Cha Cha Cha
32 Lorong Mambong
Tel: 6462 1650
Friday, February 24, 2006
"If it has four legs and is not a chair, has wings and is not an aeroplane, or swims and is not a submarine the Cantonese will eat it."Said Prince Philip at a World Wildlife Fund meeting.
And more (off TMN)
This year's Oscarsare the gayest ever
Chewbacca's blog (off Torture Garden)
An Aquarium Drunkard's got some Kathleen Edwards mp3s.
Mr. has a new Flaming Lips track.
Music For Kids Who Can't Read Good has a nice load of covers, including Ben Gibbard doing Girls Just Wanna Have Fun
Hungry? Try out Heston Blumenthal's sandwich recipes
Franz Ferdinand's Alex Kapranos gets local food names wrong in his Guardian article (sorry, link's been fixed)
I'm considering writing to him.
Dear Alex Kapranos, I'm glad you enjoyed the food in Singapore. But I don't think the Mormon state would appreciate being called "a paste of coconut, chilli and fish, wrapped in a banana leaf and roasted'. The correct term would be "otah".
I hear from friends that you guys rocked Singapore, I wish I could say that myself but I can instead only say that you guys rocked Bangkok.
However, if you guys ever return to Singapore (and I hope you do!) I will gladly volunteer my services as a resident foodie to take you... er... out.
Listening: Kaiser Chiefs - Oh My God
Thursday, February 23, 2006
I'm not sure how new the place was but that was very few customers. Yes, it was a Tuesday night and maybe they do better business on the weekends!
And I do want this place to survive, because it's a darling cafe, reminiscent of cafes in the Bondi area, except that it looks out onto a forested area, instead of the sea. It's all in white, except for a wall with turquoise swirls. And the outdoor dining area is just a lovely, quiet place to have dinner or drinks and conversation, and occasionally, to look up and admire the stars above. Oh and those worried about mozzies, it was quite ok. I didn't get bitten and the staff lit some mozzie coils, which didn't stink up the place.
The food was simple, but good.
We shared a starter of bread and dips - three types of warm bread with a pesto dip and another of sundried tomatoes ($8). A little too much carbo for two girls, but then we had been expecting YC to come along after work, until a last-minute press release got dropped on her lap and she didn't leave the office until midnight.
With all that alcohol over the weekend, I decided to stick to cold water. And anyway their bottles were a bit steep, with only a few below $80. So I'd consider bringing a bottle of my own the next time - yes, there will be a next time!
I ordered the pork loin, which came wrapped with proscuitto and a slice of apple ($18). The extra layer provided a bit extra saltiness and sweetness at the same time - although I think they would've done better to have chosen a sweeter type of apple as it took me a while to figure out what it was. It came on a bed of asparagus, although they were the skinny type not those fab finger-sized ones.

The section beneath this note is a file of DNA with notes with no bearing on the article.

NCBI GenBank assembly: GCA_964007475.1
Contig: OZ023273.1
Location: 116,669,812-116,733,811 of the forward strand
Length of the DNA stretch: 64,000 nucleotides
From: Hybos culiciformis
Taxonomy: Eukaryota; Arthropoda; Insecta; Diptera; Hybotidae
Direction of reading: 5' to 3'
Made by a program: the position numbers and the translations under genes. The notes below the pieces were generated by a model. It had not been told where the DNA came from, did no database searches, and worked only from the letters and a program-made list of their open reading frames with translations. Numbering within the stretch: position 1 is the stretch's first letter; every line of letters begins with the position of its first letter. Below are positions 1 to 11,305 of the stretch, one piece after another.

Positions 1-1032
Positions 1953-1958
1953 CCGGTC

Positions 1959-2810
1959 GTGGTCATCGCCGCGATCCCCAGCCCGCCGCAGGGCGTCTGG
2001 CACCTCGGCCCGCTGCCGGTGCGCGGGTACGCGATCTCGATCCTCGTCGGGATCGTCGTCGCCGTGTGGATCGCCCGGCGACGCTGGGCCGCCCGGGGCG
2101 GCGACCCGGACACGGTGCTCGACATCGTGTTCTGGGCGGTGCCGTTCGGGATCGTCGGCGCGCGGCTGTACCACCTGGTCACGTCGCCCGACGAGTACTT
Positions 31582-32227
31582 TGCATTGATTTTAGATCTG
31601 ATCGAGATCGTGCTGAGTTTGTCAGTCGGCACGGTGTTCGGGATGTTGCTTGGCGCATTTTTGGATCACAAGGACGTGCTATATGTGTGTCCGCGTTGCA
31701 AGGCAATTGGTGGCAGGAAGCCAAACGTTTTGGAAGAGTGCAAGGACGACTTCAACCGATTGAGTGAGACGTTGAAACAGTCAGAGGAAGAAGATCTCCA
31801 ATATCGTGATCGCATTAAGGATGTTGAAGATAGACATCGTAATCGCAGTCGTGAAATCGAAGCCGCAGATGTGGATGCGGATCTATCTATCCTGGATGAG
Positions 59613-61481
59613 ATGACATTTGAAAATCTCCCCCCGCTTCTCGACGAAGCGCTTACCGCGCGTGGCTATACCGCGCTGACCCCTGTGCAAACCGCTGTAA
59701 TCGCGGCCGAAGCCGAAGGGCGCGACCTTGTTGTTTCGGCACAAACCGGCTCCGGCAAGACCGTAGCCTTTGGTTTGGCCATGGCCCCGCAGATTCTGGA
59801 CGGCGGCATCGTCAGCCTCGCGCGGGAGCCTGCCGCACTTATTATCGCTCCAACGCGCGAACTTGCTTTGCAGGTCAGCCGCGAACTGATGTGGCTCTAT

DSD had the prawn and arugula linguini ($18) which was rather tasty although I thought it could do with a hint more chilli. Coincidentally I had made this for lunch, minus the arugula.
They seem to have a nice selection of pizzas and salads, as well as about six or seven other mains.
We ended the night with an espresso chocolate mousse, a rather small portion to share, but for one person, would be quite enough. It was good and had a hint of something we couldn't quite put our tastebuds on - lemongrass?
And this coffee fan just couldn't resist a flat white, although it was decaf cos caffeine kinda fcuks up my system if I drink it too late at night.
Service was friendly. (See I don't always complain about service!) And that's always good. Sitting outside means you might have to wave your hands around a bit to attract some attention but it's alright.
Also check out DSD's take on it
The Turquoise Room
7 Lock Road
Wednesday, February 22, 2006
It was a lighthearted read, simple and funny, which is always good for a holiday book. But it also bordered slightly on the dark and weird - it was sad, it was thoroughly mesmerising. A very good read.
Mikael aka Angel - a very blond, almost white-haired, skinny and fair young man with piercing eyes, who is older than he looks - comes home after drinks and flirtations to find a group of thugs taunting some kind of animal outside his apartment building. He manages to shoo them away with some help of another tenant. And cowering in the darkness is a small black hairy troll. He takes the troll home, and takes care of it, giving it the name Pessi, taking the name of the troll from a Finnish fairytale.